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COVID-19 clusters increase among middle and high school sports teams; NCDHHS encourages vaccination, strong COVID-19 protection measures

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RALEIGH — The North Carolina Department of Health and Human Services is seeing a sharp increase in COVID-19 clusters among school sports teams. For the period between July 1 and Sept. 2, 2021, clusters among school sports teams accounted for 45% of all clusters in North Carolina middle and high schools, despite most school sports activities not beginning until August as schools began the fall semester. School sports teams are urged to follow NCDHHS guidance for youth sports. 

There is increasing urgency for everyone ages 12 and older to get vaccinated as soon as possible. For the week ending Sept. 4, children age 17 and under made up 31% of the state’s new COVID-19 cases. That is the highest percentage since the pandemic began.

“We need everyone, including our student athletes and their coaches, to increase layers of prevention to fight this more contagious Delta variant: Don’t wait to vaccinate and urge others to do the same,” NCDHHS Chief Medical Officer and State Health Director Elizabeth Cuervo Tilson, M.D., MPH. “Tested, safe and effective COVID-19 vaccines are the best tool for preventing the spread of COVID-19. Student athletes who are fully vaccinated do not need to quarantine after a close contact with someone with COVID-19.”

Between July 1 and Sept. 2 there have been at least 42 athletics-related clusters in North Carolina public, charter and private middle and high schools, with a sharp increase in August coinciding with the start of the school year. Only four athletics clusters occurred in July. While NCDHHS data cannot distinguish how people were exposed in these clusters, past public health investigations in other states have shown that spread among teammates often happens off the field, including during practice. To protect students’ privacy, no other identifying information, including county or school, will be released.

Elementary schools are excluded from this breakdown since many do not have school athletics but schools with students K-12 are included. The athletics classification is made when NCDHHS receives the initial cluster report so these numbers most likely do not include clusters that later impacted a team. All data is preliminary and is subject to change.

The COVID-19 vaccines authorized and approved in the United States continue to be remarkably effective in reducing risk of severe disease, hospitalization and death, even against the widely circulating Delta variant. Teens ages 12 to 17 can get the Pfizer vaccine. To find providers with the Pfizer vaccine, go to MySpot.nc.gov and filter for Pfizer. Young people 18 and older can get the Pfizer, Moderna or Johnson & Johnson vaccine. TeenVaxFacts.com sends a clear, fact-based message to teens and parents: Don’t wait to vaccinate.


In addition to getting vaccinated, to help slow the spread of COVID-19 and protect our communities, NCDHHS recommends everyone wear a mask in indoor public spaces if they live in an area of high or substantial levels of transmission as defined by the CDC until more people are vaccinated and viral transmission decreases. In North Carolina, that is currently all 100 counties.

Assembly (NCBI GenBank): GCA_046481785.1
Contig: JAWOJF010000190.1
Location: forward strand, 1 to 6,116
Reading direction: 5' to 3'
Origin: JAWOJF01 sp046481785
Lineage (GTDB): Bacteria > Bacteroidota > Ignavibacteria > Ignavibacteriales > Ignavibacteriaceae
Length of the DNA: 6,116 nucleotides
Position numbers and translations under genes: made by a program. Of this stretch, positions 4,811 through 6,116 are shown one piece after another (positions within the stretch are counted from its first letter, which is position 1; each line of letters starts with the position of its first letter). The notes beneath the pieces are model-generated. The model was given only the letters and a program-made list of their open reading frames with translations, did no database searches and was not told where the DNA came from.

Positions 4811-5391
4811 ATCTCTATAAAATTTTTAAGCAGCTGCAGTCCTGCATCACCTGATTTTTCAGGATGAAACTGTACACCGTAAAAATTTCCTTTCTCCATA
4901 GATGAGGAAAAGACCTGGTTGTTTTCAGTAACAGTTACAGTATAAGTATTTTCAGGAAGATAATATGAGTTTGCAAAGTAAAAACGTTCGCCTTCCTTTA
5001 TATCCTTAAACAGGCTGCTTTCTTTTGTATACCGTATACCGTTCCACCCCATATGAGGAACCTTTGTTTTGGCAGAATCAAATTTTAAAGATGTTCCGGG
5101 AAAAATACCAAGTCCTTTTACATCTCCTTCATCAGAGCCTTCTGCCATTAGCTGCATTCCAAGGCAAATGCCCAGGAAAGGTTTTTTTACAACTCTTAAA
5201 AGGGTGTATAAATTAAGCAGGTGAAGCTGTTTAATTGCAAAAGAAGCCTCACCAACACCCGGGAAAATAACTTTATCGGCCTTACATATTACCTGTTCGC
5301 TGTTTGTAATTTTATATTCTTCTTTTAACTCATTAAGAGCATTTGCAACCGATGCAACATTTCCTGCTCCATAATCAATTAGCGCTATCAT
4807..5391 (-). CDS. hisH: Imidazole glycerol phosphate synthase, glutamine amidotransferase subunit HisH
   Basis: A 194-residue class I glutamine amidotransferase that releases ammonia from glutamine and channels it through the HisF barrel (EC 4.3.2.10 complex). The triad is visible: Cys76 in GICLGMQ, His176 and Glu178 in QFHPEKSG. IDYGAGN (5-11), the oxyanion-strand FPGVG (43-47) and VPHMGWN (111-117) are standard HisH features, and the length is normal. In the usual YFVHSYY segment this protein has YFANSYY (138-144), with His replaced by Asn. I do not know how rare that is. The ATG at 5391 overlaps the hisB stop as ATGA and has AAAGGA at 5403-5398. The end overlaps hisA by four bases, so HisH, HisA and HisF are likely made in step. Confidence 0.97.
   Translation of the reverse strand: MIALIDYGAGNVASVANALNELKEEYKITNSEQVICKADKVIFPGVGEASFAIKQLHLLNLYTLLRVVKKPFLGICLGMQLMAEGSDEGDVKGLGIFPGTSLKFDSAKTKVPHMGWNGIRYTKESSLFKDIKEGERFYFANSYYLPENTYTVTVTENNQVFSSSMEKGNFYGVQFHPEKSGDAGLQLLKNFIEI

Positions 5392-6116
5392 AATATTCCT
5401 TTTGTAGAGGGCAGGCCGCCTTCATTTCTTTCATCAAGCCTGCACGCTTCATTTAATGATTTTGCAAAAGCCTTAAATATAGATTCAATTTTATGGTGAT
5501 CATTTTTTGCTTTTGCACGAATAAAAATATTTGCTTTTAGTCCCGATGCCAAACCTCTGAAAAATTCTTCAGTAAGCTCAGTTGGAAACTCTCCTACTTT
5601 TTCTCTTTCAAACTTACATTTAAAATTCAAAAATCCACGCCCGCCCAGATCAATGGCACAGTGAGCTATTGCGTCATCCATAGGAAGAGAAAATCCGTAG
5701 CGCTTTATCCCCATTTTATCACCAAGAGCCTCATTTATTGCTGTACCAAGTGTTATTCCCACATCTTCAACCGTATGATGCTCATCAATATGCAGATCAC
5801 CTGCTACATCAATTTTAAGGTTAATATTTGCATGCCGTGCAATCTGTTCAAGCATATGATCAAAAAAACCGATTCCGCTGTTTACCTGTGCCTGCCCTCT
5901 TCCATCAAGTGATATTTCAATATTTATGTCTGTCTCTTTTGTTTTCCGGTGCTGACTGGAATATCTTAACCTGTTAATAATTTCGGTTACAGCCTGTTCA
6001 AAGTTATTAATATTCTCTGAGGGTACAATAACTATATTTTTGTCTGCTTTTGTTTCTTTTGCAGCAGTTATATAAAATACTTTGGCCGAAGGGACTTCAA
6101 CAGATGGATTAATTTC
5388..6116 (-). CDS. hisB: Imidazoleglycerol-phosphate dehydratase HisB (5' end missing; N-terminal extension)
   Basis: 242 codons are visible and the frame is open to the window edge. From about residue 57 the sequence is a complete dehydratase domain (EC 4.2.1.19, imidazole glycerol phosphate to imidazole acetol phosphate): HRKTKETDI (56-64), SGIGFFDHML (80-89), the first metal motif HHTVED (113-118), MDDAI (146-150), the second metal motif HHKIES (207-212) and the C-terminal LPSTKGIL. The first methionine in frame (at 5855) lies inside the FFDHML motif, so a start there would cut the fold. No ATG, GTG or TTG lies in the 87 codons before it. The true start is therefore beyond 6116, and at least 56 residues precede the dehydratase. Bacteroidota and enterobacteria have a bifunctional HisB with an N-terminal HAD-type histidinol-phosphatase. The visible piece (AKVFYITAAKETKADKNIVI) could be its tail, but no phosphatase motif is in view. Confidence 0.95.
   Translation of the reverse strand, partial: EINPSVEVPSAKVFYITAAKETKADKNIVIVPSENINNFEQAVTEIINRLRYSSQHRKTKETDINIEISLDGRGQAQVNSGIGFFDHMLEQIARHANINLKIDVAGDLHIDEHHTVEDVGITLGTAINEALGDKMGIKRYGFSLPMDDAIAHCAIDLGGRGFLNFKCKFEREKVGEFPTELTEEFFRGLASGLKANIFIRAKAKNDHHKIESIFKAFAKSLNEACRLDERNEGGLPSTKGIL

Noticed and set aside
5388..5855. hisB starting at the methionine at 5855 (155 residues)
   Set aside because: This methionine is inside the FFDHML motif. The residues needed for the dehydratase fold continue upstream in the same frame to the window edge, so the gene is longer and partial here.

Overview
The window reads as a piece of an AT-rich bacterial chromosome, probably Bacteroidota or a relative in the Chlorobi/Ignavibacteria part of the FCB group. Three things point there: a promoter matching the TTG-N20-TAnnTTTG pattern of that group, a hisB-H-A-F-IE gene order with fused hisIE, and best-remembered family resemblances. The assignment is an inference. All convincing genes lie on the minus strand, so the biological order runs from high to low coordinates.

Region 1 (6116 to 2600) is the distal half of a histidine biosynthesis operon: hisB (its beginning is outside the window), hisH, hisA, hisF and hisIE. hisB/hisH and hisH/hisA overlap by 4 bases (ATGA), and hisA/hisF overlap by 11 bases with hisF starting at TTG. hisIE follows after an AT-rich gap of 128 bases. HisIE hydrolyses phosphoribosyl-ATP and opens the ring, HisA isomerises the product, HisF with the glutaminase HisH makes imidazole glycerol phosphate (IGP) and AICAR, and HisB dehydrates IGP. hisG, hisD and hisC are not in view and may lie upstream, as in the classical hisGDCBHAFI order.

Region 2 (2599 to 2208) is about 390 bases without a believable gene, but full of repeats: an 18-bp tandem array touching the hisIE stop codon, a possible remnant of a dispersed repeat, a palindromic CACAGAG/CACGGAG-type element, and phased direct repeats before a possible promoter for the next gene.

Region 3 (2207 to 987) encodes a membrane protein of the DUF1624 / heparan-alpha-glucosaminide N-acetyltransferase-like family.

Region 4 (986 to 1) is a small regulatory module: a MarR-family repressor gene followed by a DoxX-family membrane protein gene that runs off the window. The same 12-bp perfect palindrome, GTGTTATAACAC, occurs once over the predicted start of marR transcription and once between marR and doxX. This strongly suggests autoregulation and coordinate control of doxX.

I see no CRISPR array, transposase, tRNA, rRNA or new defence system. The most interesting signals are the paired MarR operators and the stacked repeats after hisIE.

In addition to wearing face masks in indoor settings, NCDHHS also recommends sports programs practice social distancing when possible, disinfect equipment frequently and avoid sharing water bottles. Teams should also consider working out, including weight training, in groups or pods to limit exposure should someone become sick. Sports in which participants have frequent and prolonged contact, such as basketball, football, cheerleading, wrestling and others, are higher risk. Additional recommendations can be found in NCDHHS’ Interim Guidance for Administrators and Participants of Youth and Amateur Sports Programs.

Anyone who has symptoms of or has been exposed to COVID-19 should get tested as soon as possible. To find a testing site in your community, go to www.ncdhhs.gov/GetTested. People who are not experiencing serious symptoms should not go to the emergency department for routine COVID-19 testing. People should seek medical attention immediately for serious symptoms such as trouble breathing, persistent pain or pressure in the chest, new confusion or inability to arouse, or bluish lips or face.

While vaccines provide the best protection from COVID-19, treatment options such as monoclonal antibodies may be available if you have had symptoms of COVID-19 for 10 days or less or have been exposed to COVID-19. If taken early, they can reduce the risk of severe disease, hospitalization and death. Monoclonal antibodies are authorized for use in patients ages 12 and older. Ask your doctor about monoclonal antibodies or call  1-877-332-6585 (English) or 1-877-366-0310 (Spanish). 

For more information about COVID-19 vaccines in North Carolina, visit MySpot.nc.gov or call the state’s COVID-19 Vaccine Help Center at 888-675-4567. You can also text your zip code to 438829 to find vaccine locations near you.